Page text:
Their flared trousers, buttoned waistcoats, durable jackets and wide-brimmed hats make them an unusual sight on New Zealand roads, yet these oddly-dressed young men and women are not on their way to a fancy-dress party. Nor, despite holding out their thumb for a ride, are they carrying the typical hitch hiker’s laden pack. In fact all their worldly belongings (which includes little else but a sleeping bag, staff, clothes and tools) are stowed in a small, cloth swag slung over one shoulder. These ‘brothers’ (and ‘sisters’, given that 10% of them are now female) belong to a centuries-old tradition which began life in Germany.
Dating back to medieval times, apprentices of all kinds, from tailors to carpenters, were bound to their masters for as long as 7 years. Once an apprenticeship was completed, the apprentice was known as a ‘journeyman’ and was entitled to ask for payment in return for their labour and skills. The next step along the career ladder was to become a ‘master’ who could, in turn, adopt their own apprentice. However, a journeyman could not become a ‘master’ until they had constructed a ‘masterpiece’, a feat which would first require them to gain further experience in their trade.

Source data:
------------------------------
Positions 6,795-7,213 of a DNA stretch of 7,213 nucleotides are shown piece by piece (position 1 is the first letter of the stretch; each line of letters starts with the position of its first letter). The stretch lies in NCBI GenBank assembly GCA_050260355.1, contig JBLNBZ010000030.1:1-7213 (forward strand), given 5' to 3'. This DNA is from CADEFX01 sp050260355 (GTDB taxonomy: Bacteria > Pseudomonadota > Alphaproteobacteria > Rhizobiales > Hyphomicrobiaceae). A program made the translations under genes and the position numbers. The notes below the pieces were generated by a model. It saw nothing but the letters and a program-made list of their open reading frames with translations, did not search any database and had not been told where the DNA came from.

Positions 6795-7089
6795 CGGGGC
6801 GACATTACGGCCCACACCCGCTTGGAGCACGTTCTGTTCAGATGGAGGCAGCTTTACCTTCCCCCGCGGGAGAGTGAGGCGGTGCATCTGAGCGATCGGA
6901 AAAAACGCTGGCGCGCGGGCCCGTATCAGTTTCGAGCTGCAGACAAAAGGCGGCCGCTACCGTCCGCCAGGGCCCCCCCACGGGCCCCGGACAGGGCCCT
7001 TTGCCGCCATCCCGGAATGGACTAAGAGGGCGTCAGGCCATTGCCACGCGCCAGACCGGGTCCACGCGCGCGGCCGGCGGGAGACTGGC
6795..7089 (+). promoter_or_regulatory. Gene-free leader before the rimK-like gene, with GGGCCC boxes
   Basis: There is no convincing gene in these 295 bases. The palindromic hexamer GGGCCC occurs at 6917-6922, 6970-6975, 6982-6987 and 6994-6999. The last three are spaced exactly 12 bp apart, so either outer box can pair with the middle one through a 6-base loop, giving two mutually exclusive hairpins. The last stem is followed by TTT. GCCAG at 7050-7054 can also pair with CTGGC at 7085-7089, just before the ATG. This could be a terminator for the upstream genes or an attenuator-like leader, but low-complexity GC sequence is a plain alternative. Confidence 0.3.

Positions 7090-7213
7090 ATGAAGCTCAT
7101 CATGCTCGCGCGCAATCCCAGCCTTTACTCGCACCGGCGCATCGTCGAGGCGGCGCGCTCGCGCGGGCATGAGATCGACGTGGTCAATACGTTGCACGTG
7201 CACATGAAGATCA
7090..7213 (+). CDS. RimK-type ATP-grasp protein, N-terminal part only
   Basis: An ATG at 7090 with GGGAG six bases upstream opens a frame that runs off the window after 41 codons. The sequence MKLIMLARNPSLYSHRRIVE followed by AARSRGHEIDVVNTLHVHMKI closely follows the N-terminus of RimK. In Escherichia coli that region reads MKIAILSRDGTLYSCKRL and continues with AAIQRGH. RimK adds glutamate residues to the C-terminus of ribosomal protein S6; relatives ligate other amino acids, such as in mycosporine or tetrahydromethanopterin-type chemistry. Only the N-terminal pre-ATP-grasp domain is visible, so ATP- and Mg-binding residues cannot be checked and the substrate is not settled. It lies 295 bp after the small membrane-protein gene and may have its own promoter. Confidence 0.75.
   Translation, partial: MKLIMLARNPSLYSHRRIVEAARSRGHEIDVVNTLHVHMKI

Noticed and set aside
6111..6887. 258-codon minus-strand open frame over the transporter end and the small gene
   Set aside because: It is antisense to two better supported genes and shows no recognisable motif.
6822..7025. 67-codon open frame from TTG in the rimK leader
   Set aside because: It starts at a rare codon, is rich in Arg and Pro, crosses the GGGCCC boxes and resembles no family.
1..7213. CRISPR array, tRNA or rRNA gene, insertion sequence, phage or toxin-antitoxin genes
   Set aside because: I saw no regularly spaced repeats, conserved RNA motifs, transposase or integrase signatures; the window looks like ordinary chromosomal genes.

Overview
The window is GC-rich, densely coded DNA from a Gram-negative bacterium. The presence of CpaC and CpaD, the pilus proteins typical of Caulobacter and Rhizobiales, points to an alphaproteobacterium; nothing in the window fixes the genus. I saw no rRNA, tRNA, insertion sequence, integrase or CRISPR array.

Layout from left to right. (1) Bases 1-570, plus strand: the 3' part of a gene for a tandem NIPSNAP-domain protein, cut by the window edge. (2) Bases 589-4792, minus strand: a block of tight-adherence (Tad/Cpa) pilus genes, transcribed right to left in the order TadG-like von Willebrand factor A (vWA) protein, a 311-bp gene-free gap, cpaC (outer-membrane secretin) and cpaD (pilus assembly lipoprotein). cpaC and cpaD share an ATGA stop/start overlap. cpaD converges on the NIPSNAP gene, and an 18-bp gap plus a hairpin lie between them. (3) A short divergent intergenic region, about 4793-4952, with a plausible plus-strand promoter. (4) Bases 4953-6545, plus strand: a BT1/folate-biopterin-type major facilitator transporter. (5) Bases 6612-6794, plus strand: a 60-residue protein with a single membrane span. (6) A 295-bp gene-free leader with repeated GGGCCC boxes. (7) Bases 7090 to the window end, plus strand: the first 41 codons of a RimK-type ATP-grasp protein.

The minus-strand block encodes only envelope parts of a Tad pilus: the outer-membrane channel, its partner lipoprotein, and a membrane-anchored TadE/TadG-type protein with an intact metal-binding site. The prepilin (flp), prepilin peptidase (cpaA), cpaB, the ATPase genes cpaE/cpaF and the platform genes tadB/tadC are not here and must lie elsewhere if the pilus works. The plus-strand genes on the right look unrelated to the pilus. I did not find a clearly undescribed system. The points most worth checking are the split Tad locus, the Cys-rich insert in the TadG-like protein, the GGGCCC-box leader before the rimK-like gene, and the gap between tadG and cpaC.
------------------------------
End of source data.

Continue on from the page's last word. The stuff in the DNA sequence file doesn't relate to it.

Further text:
As gaining this experience could take several years, a journeyman would often take himself off to foreign places where, in the course of working, he would learn more from others more senior than himself. This travel away from home was for a prescribed period of either 3 years and 1 day or 2 years and 1 day, during which time the traveller must not come within a 50-kilometre radius of his home town. The journeyman also had to adhere to certain guiding principles that still continue into modern times.
As their forebears did, today’s journeymen (and women) must travel with only a tiny amount of money at their disposal (just a few dollars), and must not take public transport (which is why you will find them hitchhiking). A journeyman has no means of paying for accommodation but, instead, must rely on the kindness of strangers to take them in, offering in return, their labour. You will often find them, men and women alike, wearing a single earring. Traditionally, this earring was made of gold, and should the journeyman die while away from home, the earring was to be used to pay for their necessary funeral expenses.
Modern journeymen don’t carry phones to make arrangements ahead of time, but will likely have a letter of introduction to the mayor of a town they are passing through, or the consulate of the country they come from. When a journeyman at last returns home from their travels, they are required by tradition to climb over their town or village’s ‘welcome’ sign.
If you see a journeyman or woman hitchhiking, give them a wave, and if you pick them up, they are sure to be able to give your more fascinating details of their travels around the globe.